A black immigrant who came to Canada from Houston, Texas in 1967 with a passion for theater received the highest honor of her extraordinary career last week when Mary Simon, Governor General of Canada, placed a shiny gold medallion around his neck at a ceremony honoring his lifetime artistic achievement in broadcasting and film.
“I feel affirmed and embraced by the country,” Rita Shelton Deverell told the distinguished gathering of art lovers and supporters who gathered at Rideau Hall, for the black-tie event celebrating the 30e award anniversary.
“Getting this from the current Governor General (the first Indigenous woman to hold this position) is very special and positive.
This latest award capped an impressive list of accolades in a multi-pronged career that includes theatre, broadcasting, writing and teaching – where the road to success is rocky and rocky for everyone, even those who do not have to fight against racial barriers. .
A member of the Order of Canada, Deverell has also won two Gemini, membership in the Canadian Association of Broadcasters Hall of Fame and the Black Women’s Civic Engagement Network Leadership Award.
For Deverell, the path to these and other “red carpet” moments was by no means easy, but was strewn with obstacles and challenges, including openly racist attitudes that insisted that black people are not had no place in broadcasting and theater, which for decades had been seen as the exclusive domain of white people.
If white women had to break glass ceilings to advance past a certain point in their careers, women of color like Deverell had to break concrete ceilings.
In an extensive interview with Canadian New Media In the aftermath of the Governors General’s Performing Arts Awards ceremony, Deverell revealed how she overcame this impenetrable barrier with confidence, grace, courage in the face of setbacks, an innate sense of optimism and a willingness to change direction every time she hit a dead end.
“Acting is a very difficult profession for anyone, but being black in the 1970s didn’t help either,” she said.
A bumpy road to success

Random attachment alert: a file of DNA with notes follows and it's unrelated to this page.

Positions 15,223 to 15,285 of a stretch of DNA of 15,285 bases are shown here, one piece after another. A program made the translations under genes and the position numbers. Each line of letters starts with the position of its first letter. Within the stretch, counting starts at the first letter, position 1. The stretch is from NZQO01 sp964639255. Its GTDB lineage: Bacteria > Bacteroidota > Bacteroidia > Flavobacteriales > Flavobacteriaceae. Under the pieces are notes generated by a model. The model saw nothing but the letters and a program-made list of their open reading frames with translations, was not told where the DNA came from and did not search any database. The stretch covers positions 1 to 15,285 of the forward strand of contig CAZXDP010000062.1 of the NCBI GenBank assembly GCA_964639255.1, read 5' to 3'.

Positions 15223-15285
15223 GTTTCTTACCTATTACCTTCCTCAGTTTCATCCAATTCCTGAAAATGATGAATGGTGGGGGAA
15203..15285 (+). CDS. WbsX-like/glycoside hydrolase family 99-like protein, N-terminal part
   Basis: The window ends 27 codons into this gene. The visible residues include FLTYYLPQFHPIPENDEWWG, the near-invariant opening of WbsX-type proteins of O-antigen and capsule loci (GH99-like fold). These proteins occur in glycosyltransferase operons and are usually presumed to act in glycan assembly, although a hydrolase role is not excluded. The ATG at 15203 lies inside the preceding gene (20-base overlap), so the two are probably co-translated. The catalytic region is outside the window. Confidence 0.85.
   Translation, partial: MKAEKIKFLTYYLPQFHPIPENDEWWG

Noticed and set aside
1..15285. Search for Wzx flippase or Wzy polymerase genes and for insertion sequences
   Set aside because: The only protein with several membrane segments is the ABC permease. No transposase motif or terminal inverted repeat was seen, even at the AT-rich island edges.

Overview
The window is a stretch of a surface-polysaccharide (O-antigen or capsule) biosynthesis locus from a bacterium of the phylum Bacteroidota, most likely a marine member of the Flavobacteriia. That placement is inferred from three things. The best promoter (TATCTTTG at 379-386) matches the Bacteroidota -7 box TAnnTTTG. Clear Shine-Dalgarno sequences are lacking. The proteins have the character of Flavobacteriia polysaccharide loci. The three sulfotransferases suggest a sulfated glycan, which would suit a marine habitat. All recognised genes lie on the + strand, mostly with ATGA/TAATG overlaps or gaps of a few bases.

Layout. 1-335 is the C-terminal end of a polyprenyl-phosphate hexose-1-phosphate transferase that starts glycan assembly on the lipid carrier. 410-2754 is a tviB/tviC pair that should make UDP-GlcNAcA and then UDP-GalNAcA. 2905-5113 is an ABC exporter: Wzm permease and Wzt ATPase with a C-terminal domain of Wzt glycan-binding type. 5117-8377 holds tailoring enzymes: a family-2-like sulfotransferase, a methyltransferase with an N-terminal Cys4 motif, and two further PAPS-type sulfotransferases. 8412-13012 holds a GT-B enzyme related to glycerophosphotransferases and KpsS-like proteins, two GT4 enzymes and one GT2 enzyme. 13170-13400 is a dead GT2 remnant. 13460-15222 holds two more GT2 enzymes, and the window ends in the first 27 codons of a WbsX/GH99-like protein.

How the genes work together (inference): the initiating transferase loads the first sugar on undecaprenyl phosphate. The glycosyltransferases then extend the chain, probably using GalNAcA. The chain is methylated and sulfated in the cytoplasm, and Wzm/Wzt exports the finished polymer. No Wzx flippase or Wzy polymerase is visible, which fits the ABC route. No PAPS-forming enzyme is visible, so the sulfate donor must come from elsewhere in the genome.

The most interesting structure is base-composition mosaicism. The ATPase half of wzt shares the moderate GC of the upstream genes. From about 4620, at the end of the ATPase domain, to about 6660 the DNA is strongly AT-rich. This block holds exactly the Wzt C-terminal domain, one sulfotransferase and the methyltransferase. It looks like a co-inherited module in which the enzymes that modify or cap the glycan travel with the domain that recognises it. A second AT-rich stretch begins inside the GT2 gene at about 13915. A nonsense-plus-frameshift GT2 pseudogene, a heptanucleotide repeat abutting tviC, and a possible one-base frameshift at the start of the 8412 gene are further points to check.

Pioneering in many ways, it succeeded without the support of the advocacy groups and institutions promoting diversity that we have today. Describing an openly racist encounter with a CBC executive producer who denied him a job after Adrienne Clarkson left the show Take 30. She said the producer told her she couldn’t be hired because Canadians weren’t ready for a black TV presenter yet.
“Of course it was a terrible blow,” Deverell continued. “But the lesson I learned was that it was all about the judgment of the boss (the person with the power to hire). When you find a good boss, stick with them and do your best.”
Ironically, she is now on the board of directors of Radio Canada.
Recalling her early life in Texas, she said she grew up in an all-black neighborhood and a segregated school system, but was lucky in some ways.
“Both of my parents had decent paying jobs, and they gave me the firm belief that I had the right to live and work in whatever field my talents and hard work took me,” he said. she declared.
She then pursued graduate studies in the history of religion at Columbia University, New York, where she met Canadian Rex Deverell, a graduate student in theology. Their common passions for theater and the history of religions quickly led to a romantic relationship. Shortly after their marriage in 1967, they moved to St. Thomas, Ontario, where Rex was appointed pastor of a Baptist church.
Deverell has now found herself in a small, rural town with her master’s thesis on the history of religion to finish and some theater experience through volunteering at a separate theater in her hometown. The prospects of landing a job, let alone one that matched his passions and interests, seemed non-existent.
“In desperation, I wrote everyone I could in the yellow pages and eventually put together a three-gig package for myself,” Deverell said. “I created an art therapy program for a children’s village in London, Ontario. I taught a course at Fanshawe College on the history of religion and I also worked in an arts center founded by a professor from the University of Western Ontario.
She says she ‘stumbled’ into broadcasting when she asked a United Church contact if he knew of any opportunities, and he directed her to a research position for a TV show for children produced at Berkeley Studio in Toronto. She applied, got the job, eventually became co-founder and vice president of production for Vision TV, and hosted several CBC shows, including Take 30.
She is one of the first black women in Canada to be a television host and network executive. With her deep commitment to social justice, she gave a voice to those whose voices are rarely heard in the media.
The full list of her accomplishments is impressive, but when asked what her favorites were, she said, “Being co-founder of Vision TV and News Director of APTN (Aboriginal Peoples’ Television Network) where I mentored my successor. ”
In addition to being a member of the CBC Board of Trustees, Deverell is a Trustee of the Royal Ontario Museum and Chancellor of Lakehead University in Thunder Bay.
When asked what advice she had for new Canadians and other groups facing career obstacles, she replied, “It’s important to cultivate multiple networks and form alliances with people who support you. . Don’t put all your eggs in one basket. When one door closes, look for the others.
She said optimism and unwillingness to be discouraged are also important, “but that’s temperament driven and easier for some people than others,” she added.